the above example should also work as (-32)^0.6 = -8

Quote:
The 35 was really simple and had limited ROM space so they coded x^y as exp(y * ln(x)). Thus if x is zero or negative the ln function will result in the flashing zero -- the error indicator. This is true for many of the early scientific calculators.

Thank you Katie, that's just what I wanted to know.

I figured it had to be an algorithm/coding type issue, as that is the area of the calculator I know the least about!

Thanks to everyone who participated in this discussion, you have justified the three hours I spent talking to myself saying,

"WHY WON'T IT DO THAT?!"

-Dan Lewis

Being an incurable Smart Alec, I took Katie Wasserman's -55555 ^ -55555 as a challenge. I evaluated it to an exact proper fraction:

-1/12436709…248046875

Which turns out to be around four printed pages long. If anyone wants to see the entire number it is at:

Of course I calculated it by hand. Well -- not really. I used Python which has unlimited precision integers. This works out because I could rearrange it like this: -55555 ^ -55555 becomes -1/(55555^55555).

If you want to try it yourself, run the following in your favorite terminal application, assuming you have Python installed. Any UNIX or UNIX like operating systems such as Mac OS X or Linux should already have it. If you are running Windows, first, my condolences. Second, you can install it for free. (http://www.python.org/)

python -c "print '-1/%d' % 55555**55555" > longnum.txt

This could also be calculated using "bc", since it too has unlimited precision integers.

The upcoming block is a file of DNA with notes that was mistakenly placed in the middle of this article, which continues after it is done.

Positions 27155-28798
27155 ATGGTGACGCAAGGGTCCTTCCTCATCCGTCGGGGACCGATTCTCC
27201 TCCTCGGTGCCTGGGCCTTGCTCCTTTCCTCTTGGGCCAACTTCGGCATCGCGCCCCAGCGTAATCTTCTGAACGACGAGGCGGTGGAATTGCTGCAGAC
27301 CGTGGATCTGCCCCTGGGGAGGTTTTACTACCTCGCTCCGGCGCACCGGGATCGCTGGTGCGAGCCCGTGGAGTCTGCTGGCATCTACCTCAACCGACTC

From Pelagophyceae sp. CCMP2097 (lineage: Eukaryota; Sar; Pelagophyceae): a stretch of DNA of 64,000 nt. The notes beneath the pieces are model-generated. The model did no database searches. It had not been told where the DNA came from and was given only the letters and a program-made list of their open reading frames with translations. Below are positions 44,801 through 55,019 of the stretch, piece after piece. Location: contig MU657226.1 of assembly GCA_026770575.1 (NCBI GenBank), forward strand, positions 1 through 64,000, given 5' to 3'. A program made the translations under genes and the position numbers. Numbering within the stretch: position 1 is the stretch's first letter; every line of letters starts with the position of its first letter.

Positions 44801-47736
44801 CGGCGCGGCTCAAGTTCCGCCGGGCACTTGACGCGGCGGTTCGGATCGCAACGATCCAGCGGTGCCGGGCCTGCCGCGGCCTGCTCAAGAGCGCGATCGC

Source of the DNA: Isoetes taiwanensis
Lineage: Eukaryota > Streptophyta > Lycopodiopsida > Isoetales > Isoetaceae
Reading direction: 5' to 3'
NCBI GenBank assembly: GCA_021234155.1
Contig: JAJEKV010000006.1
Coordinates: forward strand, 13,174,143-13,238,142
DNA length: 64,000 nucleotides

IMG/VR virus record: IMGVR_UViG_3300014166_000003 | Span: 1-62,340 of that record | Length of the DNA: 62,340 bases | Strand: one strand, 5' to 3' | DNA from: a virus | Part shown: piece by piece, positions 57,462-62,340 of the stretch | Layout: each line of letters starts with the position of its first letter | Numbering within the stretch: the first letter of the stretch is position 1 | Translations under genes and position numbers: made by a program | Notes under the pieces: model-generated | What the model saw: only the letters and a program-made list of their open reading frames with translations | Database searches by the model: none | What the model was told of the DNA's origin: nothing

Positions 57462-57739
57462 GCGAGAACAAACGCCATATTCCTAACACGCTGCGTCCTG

That's not just a display of a negative zero, it's a whole new kind of number, one that does not equal zero.

I like it, but my web browser doesn't do it justice.

I just noticed that some browsers do not automatically wrap the text. I reformatted it. Try it now.

Much more impressive looking!

Calculated to 263,594 places. Impressive indeed but no more useful than Pi to an equally inordinate number of places. :-)

Quote:
for example (-32)^(3/5) = -8

there are, of course, the complex answers which are also correct mathematically, but i always like to see the real result given if it exists - especially on calculators without complex numbers!

The HP15c LE returns an Error 0 for the
32 CHS [enter] 3 5 / y^x
calculation in real mode so I tried it using Wolfram Alpha with the input:
(-32)^(3/5) real

"Input interpretation:
is (-32)^(3/5) a real number?

Result:
(-32)^(3/5) is not a real number

Decimal approximation(split over 3 lines):
-2.4721359549995793928183473374625524708812367192230514485...

+

7.6084521303612285769315146670350571472455890730060017795... i "

which is the same to 8 dp as the HP15c gives in complex mode.

Nick

Edited: 25 Jan 2012, 2:20 a.m.

unfortunately Alpha is not completely correct in saying "Result: (-32)^(3/5) is not a real number". There are, of course, 5 solutions to this calculation, four complex ones and one real one. calculators giving complex answers are just as correct mathematically, but it's nice to give a real output answer to a real input question, whenever it exists.

```(-32)^(3/5) = ((-32)^3)^(1/5) = (-32768)^(1/5)
```